The crankshaft, a car
parts, sometimes casually abbreviated to crank, is the part of an
engine which translates reciprocating linear piston motion into
rotation. To convert the reciprocating motion into rotation, the
crankshaft has "crank throws" or "crankpins", additional bearing
surfaces whose axis are offset from that of the crank, to which the "big
ends" of the connecting rods from each cylinder attach.
It typically connects to a flywheel which is car parts, to reduce the
pulsation characteristic of the four-stroke cycle, and sometimes a
tensional or vibration damper at the opposite end, to reduce the torsion
vibrations often caused along the length of the crankshaft by the
cylinders farthest from the output end acting on the tensional
elasticity of the metal.
Crankshafts can be monolithic (made in a single piece) or assembled from
several pieces. Monolithic crankshafts are most common, but some smaller
and larger car parts use assembled crankshafts.
Forging and casting
Crankshafts can be forged from a steel bar or cast in ductile iron.
Now a day more and more manufacturers tend to favor the use of forged
crankshafts due to their lighter weight, more compact dimensions and
better inherent dampening. With forged crankshafts, vanadium
microalloyed steels are mostly used as these steels can be air cooled
after forging reaching high strengths without additional heat treatment,
with exception to the surface hardening of the bearing surfaces. Carbon
steels are also used, but these require additional heat treatment to
reach the desired properties. Cast iron crankshafts are today mostly
found in cheaper production engines where the loads are lower. Some
engines also use cast iron crankshafts for low output versions while the
more expensive high output version use forged steel.
Crankshafts can also be machined out of a billet. Even though the fiber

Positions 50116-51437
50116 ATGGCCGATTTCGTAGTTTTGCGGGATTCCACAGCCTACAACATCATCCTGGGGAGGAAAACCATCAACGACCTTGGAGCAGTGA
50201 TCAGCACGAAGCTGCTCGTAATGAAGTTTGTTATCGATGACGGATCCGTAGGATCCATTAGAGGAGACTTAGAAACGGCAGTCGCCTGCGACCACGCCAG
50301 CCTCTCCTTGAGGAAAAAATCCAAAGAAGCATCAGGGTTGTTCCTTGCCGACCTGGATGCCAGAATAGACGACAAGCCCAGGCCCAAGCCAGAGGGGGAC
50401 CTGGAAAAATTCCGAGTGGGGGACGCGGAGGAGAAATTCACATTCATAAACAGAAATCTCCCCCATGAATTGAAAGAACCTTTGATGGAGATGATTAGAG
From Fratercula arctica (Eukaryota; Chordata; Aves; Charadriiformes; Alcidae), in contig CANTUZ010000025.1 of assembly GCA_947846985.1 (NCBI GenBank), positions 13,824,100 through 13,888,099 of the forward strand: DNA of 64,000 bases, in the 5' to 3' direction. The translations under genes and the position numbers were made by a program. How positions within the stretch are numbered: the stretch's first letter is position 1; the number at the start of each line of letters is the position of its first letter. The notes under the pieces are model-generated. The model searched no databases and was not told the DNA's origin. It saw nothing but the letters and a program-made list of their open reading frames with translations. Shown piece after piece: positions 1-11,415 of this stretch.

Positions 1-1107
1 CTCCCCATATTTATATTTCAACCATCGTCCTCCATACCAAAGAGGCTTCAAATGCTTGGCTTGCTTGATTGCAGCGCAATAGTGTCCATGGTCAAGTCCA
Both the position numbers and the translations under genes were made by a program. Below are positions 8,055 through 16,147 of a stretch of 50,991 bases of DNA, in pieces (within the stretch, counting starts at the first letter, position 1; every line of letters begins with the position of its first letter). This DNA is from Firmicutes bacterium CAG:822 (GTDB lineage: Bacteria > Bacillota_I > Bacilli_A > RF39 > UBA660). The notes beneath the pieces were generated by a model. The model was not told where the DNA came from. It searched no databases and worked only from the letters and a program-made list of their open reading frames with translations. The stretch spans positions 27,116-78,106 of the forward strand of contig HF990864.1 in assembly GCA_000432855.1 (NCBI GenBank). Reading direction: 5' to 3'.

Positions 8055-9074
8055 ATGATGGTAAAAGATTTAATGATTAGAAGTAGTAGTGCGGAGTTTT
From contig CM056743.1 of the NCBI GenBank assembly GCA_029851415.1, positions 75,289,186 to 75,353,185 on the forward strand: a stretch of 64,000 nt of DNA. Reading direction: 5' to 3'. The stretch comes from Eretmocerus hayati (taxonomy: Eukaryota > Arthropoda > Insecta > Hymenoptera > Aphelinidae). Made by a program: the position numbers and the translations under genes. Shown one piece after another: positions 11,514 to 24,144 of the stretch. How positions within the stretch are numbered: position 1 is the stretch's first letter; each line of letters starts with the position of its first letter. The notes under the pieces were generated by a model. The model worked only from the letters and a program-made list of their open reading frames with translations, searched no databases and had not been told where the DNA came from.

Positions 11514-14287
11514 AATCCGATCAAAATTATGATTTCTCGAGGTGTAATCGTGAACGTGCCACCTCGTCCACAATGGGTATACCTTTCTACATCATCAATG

flow (local inhomogeneities of the material's chemical composition
generated during casting) doesn’t follow the shape of the crankshaft
(which is undesirable), this is usually not a problem since higher
quality steels which normally are difficult to forge can be used. These
crankshafts tend to be very expensive due to the large amount of
material removal which needs to be done by using lathes and milling
machines, the high material cost and the additional heat treatment
required. However, since no expensive tooling is required, this
production method allows small production runs of crankshafts to be made
without high costs.
The fatigue strength of crankshafts is usually increased by using a
radius at the ends of each main and crankpin bearing. The radius itself
reduces the stress in these critical areas, although since the radiuses
in most cases are rolled, this also leaves some compressive residual
stress in the surface which prevents cracks from forming.
Most production crankshafts use induction hardened bearing surfaces
since that method gives good results with low costs. It allows the
crankshaft to be reground without having to redo the hardening. But high
performance crankshafts, billet crankshafts in particular, tend to use
nitrification instead. Nitridization is slower and thereby more costly,
and in addition it puts certain demands on the alloying metals in the
steel, in order to be able to create stable nitrides. The advantage is
that it can be done at low temperatures, it produces a very hard surface
and the process will leave some compressive residual stress in the
surface which is good for the fatigue properties of the crankshaft. The
low temperature during treatment is advantageous in that it doesn’t have
any negative effects on the steel, such as annealing. With crankshafts
that operate on roller bearings, the use of carburization tends to be
favored due to the high Hertzian contact stresses in such an
application. Like nitriding, carburization also leaves some compressive
residual stresses in the surface.
Some expensive, high performance crankshafts also use heavy-metal
counterweights to make the crankshaft more compact. A heavy-metal used
is most often a tungsten alloy but depleted uranium has also been used.
A cheaper option is to use lead, but compared with tungsten its density
is much lower.
Stress analysis of crankshaft
The shaft is subjected to various forces but it needs to be checked in
two positions. First, failure may occur at the position of maximum
bending. The crank may fail due to twisting, so the crankpin needs to be
checked for shear at the position of maximal twisting. The pressure at
this position is not the maximal pressure, but a fraction of maximal